Some administrative directives make no sense at all
GN Bureau | August 4, 2017
From asking whether a woman employee is a virgin to ordering rakhi to be tied in office, some orders confirm your suspicion that everything is not all right in government offices. No wonder governance is a casualty.
Overzealous officials have also in the past taken umbrage to what the employees have worn to office and ordered them to wear “decent” clothes. The indecent article of clothing is jeans and t-shirt. And how will changing to pant-shirt or salwar-kameez help the employees perform better is not clear. These inane directives are quite over the top.
The Indira Gandhi Institute of Medical Sciences (IGIMS) in Patna raked up a controversy by bringing up a rather bizarre form for its employees. The marriage declaration form issued by the Institute asked the employees to declare their virginity and the number of wives they are married too, reported Indian Express.
After an uproar, the language in the form was changed. The word virgin was replaced with unmarried.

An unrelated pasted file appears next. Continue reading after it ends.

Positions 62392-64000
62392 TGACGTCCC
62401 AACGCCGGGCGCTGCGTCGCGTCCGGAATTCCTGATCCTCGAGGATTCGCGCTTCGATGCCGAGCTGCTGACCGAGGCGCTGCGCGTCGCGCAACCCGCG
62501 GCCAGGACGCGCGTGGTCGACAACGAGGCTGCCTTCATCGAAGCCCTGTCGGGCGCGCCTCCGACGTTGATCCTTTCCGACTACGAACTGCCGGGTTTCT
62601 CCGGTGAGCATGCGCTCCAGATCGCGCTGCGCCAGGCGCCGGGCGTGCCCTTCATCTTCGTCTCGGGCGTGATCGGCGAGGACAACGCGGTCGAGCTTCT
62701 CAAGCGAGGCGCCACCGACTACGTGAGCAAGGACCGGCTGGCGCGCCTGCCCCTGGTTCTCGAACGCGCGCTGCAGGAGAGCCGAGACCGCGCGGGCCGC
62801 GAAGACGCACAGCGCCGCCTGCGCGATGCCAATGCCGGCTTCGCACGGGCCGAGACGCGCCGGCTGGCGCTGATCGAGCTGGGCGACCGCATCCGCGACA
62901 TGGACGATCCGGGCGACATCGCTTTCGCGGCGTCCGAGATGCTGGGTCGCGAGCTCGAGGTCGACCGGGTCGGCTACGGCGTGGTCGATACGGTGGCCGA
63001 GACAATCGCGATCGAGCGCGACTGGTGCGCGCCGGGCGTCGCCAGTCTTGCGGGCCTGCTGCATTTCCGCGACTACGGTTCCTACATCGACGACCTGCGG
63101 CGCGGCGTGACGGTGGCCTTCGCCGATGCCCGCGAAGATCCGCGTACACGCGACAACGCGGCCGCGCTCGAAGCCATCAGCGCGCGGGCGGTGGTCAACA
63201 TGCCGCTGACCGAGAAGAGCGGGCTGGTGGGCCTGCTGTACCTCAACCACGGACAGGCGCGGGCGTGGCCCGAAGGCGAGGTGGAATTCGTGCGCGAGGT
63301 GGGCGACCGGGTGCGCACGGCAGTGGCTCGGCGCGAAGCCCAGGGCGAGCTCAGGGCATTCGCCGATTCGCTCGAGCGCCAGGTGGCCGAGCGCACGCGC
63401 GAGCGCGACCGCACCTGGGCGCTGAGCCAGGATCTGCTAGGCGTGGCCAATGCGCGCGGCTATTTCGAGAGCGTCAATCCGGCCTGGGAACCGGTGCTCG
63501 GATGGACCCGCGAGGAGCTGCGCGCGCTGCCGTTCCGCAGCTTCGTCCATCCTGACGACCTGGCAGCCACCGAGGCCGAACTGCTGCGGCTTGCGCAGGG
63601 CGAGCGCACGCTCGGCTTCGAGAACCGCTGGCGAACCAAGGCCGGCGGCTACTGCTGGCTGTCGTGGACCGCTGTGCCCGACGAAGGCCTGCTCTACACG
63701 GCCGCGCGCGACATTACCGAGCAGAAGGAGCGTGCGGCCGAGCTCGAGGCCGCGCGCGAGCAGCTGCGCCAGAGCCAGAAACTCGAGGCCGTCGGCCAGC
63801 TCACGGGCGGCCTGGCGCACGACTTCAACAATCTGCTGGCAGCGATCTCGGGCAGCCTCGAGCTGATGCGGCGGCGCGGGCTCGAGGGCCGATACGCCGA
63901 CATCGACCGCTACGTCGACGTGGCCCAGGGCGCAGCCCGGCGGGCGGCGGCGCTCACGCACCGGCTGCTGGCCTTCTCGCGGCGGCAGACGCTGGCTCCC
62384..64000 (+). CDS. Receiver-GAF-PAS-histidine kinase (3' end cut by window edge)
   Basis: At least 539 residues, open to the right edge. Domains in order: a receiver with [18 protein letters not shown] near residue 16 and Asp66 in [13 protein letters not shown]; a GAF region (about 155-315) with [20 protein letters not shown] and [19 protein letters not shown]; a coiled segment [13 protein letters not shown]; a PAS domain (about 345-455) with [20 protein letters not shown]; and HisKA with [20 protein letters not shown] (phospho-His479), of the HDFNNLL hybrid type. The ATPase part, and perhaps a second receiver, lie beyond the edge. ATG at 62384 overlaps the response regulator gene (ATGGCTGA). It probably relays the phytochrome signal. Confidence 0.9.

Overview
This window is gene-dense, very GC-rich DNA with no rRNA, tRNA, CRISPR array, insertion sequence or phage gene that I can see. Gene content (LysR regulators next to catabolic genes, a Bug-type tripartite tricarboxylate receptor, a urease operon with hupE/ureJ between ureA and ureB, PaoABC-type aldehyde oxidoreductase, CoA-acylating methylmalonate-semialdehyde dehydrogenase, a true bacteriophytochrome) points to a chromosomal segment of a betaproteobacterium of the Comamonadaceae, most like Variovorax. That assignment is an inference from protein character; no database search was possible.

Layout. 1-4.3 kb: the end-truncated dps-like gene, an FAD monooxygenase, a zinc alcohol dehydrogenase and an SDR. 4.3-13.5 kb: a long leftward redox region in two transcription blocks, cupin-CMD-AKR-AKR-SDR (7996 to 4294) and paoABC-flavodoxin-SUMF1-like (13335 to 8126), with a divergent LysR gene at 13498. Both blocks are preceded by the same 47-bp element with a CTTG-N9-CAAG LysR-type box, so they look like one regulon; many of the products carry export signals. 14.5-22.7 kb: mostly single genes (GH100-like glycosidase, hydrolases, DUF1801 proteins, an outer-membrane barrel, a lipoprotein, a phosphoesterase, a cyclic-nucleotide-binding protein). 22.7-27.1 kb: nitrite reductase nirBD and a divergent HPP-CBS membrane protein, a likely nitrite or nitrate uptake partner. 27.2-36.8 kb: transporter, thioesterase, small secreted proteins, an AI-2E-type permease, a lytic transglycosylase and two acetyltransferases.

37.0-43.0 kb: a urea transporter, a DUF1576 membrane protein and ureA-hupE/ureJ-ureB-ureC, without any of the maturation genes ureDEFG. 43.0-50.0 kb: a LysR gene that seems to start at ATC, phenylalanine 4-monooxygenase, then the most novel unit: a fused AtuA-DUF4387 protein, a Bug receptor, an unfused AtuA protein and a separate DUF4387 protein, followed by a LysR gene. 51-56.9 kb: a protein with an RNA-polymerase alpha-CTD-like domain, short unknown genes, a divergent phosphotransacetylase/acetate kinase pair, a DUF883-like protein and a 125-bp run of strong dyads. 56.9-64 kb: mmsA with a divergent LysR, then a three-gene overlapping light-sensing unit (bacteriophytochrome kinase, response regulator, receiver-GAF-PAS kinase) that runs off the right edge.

Another order that got people’s goat was issued by the Daman and Diu administration. The women employees were asked to tie 'rakhi' to their male colleagues on upcoming Rakshabandhan festival.
Deputy Secretary, Personnel, Gurpreet Singh, said it has been decided by the administration to celebrate the festival of Rakshabandhan on August 7. "In this connection, all offices and departments shall remain open and celebrate the festival collectively at a suitable time wherein all the lady staff shall tie rakhi to their colleagues," the circular issued said.
This order too was later withdrawn.
When Yogi Adityanath took over as the chief minister of Uttar Pradesh in March this year, he took a string of decisions and one of them was banning jeans and T-shirts for the state government employees during duty hours.
It was, however, not made clear whether the chief minister would continue to wear the ochre robe or he too would opt for a more sedate dress.
In 2012, the women and child department (WCD) in Haryana asked its field staff to desist from wearing jeans and T-shirts to work and to wear “decent” clothes.
The circular had been sent by the WCD director's office to all its field offices which run the Integrated Child Development Scheme (ICDS) and Integrated Child Protection Scheme (ICPS). Advising the field staff, the directive describes "decent" clothing as "sari/salwar-kameez with dupatta" for women and "pant-shirt" for men. The circular states, "It has been observed that some officers/officials come to office in jeans/t-shirts/western dresses which sometimes not only look odd but are also in contravention of government rules.”
Well, go figure.
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